The company underwent many changes, including scaling back certain product lines and focusing more on contractors due to competition from national chain stores. The company has also formed subsidiaries to manage its real estate holdings and keep them productive by leasing to commercial tenants.

In 1985, he became the President of Johnson Lumber and continued to serve as Chairman of the Board until his death in 1999. During his tenure as President, many changes took place, such as the formation of the corporate office of the company, centralization of functions like credit and accounting, and the purchase of the company’s first computer system. However, the rise of national chain stores such as Home Depot and 84 Lumber led to a decline in the company’s do-it-yourselfer trade.

Moving Toward The Millennium: A Decade Of Challenges

To cope with this, the company scaled back certain product lines and focused on contractors. In anticipation of leaving Annapolis, a small satellite lumberyard was opened in Edgewater in 1996. Bob Johnson became the President in 1994 and Chairman of the Board in 1999. Several Vice Presidents served under him, including his father, Bill, and Stephen C. Rickert and David M. Glenn. 

The company formed a subsidiary limited liability company, The J. F. Johnson Lumber Company LLC, in 2006 to segregate the lumber business from activities as a landlord of commercial properties. Other subsidiaries were formed to manage the company’s real estate holdings and keep them productive by leasing to commercial tenants.

Manufacturing in its mill ceased, and the roof truss shop closed down in 1995, marking the end of Johnson Lumber’s manufacturing. The company focused on developing sales in engineered wood products, grew an outside sales force, and opened a satellite lumberyard called “Little Edgewater” in 1996.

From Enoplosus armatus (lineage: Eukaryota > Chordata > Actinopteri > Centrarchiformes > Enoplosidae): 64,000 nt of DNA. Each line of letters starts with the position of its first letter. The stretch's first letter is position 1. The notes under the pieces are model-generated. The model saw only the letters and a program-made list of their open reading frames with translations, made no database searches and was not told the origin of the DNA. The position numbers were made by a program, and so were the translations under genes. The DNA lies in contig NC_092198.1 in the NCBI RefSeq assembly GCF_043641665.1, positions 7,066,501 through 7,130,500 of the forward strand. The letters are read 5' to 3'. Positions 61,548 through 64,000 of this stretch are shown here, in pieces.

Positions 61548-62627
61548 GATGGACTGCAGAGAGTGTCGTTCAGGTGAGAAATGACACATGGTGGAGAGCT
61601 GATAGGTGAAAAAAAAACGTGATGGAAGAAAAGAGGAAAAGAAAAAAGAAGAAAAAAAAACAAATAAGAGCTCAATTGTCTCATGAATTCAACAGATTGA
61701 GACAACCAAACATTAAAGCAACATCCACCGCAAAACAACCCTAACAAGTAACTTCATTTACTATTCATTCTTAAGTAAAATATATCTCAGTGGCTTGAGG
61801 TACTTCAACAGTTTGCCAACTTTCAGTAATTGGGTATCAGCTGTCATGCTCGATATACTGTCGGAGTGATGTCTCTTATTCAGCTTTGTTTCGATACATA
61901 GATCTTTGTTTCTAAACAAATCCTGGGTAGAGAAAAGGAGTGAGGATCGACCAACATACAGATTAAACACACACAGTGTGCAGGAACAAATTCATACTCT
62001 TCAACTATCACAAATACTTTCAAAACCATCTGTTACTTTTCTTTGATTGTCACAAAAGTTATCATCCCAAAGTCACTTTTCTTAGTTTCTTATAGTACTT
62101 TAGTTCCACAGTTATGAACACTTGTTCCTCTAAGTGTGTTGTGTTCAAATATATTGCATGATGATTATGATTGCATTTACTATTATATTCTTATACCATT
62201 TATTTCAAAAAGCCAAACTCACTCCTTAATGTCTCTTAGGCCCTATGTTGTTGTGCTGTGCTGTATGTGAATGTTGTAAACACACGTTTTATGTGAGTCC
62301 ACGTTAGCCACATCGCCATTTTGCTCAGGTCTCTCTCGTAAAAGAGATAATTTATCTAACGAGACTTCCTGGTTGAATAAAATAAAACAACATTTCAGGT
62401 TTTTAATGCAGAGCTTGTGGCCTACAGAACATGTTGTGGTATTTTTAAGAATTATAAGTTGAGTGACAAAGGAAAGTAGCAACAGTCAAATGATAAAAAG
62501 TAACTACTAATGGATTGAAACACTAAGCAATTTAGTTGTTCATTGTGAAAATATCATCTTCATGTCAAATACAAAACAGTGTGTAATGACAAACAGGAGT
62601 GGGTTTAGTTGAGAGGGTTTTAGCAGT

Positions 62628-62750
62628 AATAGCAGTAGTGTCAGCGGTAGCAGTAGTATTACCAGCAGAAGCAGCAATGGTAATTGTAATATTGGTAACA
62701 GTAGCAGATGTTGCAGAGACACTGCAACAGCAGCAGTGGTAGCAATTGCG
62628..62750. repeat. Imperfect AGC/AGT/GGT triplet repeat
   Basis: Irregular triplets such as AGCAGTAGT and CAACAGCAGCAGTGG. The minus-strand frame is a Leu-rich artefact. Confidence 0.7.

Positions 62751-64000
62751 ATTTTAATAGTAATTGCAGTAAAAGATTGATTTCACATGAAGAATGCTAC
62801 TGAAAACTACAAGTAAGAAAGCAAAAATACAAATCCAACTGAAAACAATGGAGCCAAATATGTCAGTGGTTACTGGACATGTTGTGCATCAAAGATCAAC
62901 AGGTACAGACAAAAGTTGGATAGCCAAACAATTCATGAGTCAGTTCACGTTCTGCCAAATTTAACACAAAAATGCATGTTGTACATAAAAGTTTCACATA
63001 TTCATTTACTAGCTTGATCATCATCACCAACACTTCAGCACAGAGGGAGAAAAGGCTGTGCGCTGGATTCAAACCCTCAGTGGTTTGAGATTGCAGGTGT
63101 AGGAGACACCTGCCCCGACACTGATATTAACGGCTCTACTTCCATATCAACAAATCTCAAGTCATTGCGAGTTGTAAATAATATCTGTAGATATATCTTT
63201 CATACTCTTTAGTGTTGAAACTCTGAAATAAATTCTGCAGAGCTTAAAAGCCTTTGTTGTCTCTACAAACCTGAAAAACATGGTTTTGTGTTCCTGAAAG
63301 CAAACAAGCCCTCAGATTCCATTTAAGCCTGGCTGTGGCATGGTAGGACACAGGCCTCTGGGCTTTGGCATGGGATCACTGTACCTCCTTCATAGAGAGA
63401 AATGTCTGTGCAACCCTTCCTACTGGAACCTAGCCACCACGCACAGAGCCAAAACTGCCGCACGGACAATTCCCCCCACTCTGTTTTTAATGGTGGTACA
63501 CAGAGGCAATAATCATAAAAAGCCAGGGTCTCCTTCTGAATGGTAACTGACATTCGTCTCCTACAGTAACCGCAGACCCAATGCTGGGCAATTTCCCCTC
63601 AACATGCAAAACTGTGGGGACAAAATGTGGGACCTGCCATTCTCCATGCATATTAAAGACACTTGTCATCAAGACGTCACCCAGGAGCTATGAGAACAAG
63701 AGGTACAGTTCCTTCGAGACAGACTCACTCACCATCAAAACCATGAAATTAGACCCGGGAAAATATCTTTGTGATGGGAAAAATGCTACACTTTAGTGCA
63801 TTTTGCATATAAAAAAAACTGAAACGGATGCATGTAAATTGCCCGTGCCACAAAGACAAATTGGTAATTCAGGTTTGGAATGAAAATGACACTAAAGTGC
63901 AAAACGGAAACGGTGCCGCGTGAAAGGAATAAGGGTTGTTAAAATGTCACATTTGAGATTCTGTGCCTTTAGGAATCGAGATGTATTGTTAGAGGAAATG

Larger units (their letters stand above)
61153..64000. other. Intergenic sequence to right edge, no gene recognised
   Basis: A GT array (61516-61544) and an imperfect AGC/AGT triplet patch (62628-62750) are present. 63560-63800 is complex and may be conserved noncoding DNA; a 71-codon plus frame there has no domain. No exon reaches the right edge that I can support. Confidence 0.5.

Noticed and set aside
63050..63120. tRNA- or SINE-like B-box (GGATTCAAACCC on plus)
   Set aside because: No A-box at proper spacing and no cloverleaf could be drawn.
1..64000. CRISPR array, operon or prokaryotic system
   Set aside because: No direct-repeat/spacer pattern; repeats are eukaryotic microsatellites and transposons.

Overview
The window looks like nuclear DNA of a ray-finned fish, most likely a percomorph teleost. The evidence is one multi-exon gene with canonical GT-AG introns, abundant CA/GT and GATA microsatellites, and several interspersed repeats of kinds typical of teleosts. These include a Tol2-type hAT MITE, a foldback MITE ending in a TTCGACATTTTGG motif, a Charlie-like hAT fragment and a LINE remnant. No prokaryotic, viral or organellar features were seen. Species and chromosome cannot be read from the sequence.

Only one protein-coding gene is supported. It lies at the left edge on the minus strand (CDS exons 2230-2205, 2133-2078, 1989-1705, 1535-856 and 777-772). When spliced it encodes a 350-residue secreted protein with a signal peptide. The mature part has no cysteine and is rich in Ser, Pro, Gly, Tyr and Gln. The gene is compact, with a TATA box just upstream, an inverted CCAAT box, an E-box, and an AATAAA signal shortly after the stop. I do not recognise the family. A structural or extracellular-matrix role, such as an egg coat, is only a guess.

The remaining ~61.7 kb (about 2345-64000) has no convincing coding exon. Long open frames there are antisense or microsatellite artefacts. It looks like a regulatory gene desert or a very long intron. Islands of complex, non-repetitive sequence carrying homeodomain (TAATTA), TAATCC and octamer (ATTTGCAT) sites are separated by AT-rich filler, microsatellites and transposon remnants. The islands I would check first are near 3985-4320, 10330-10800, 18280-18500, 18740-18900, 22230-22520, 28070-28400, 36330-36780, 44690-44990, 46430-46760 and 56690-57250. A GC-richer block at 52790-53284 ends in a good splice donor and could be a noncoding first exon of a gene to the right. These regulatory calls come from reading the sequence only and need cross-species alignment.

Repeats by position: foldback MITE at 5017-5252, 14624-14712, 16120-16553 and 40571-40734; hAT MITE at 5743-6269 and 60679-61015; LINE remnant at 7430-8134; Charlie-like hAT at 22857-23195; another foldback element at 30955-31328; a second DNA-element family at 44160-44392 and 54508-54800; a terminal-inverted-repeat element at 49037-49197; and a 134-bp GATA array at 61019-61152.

A committee was formed to explore a design for a “drive-thru lumberyard” in 1998, and architectural planning for the relocation to Edgewater began in 1999. Chuck Beall began the process of designing kitchens, and the company started selling cabinets, countertops, and accessories in 1999, which became a major portion of the company’s product line. 

The company’s business expanded by 2000, and it was decided that Little Edgewater’s lease should not be renewed. Construction of the new Edgewater drive-thru lumberyard, store, and office facility began in October 2001, replacing the Annapolis yard, which was soon after sold and redeveloped by an expansive four-story apartment complex called “Bell Annapolis on West.” 

Metal stack racks were custom-designed to handle heavy, fragile, and difficult-to-deliver items, and Moffett forklift trucks were utilized at customers’ job sites to unload their orders quickly and efficiently. Detailed plans for a new branch in Charlotte Hall were under development in 2004, but all expansion plans were put on hold by 2009 due to a downturn in sales caused by a severe economic recession.

Emerging Past The Recession Toward A Successful Future

After a down cycle, J.F. Johnson Lumber is experiencing a new business boom and is being guided by its Board of Directors. Johnson Lumber has been a cornerstone of the Maryland community for over 100 years. Throughout their history, they have faced many challenges, but their dedication to providing quality products and services to their customers has remained unwavering. 

With the support of our loyal customers and dedicated employees, we’ve made it through a few rough patches and emerged stronger. As we look toward the future, we remain as committed as ever to supporting our customers with their home repair, renovation, and remodeling needs.

We thank you for all of your support so far, and we look forward to continuing to serve Maryland for the next 100 years!

Related Posts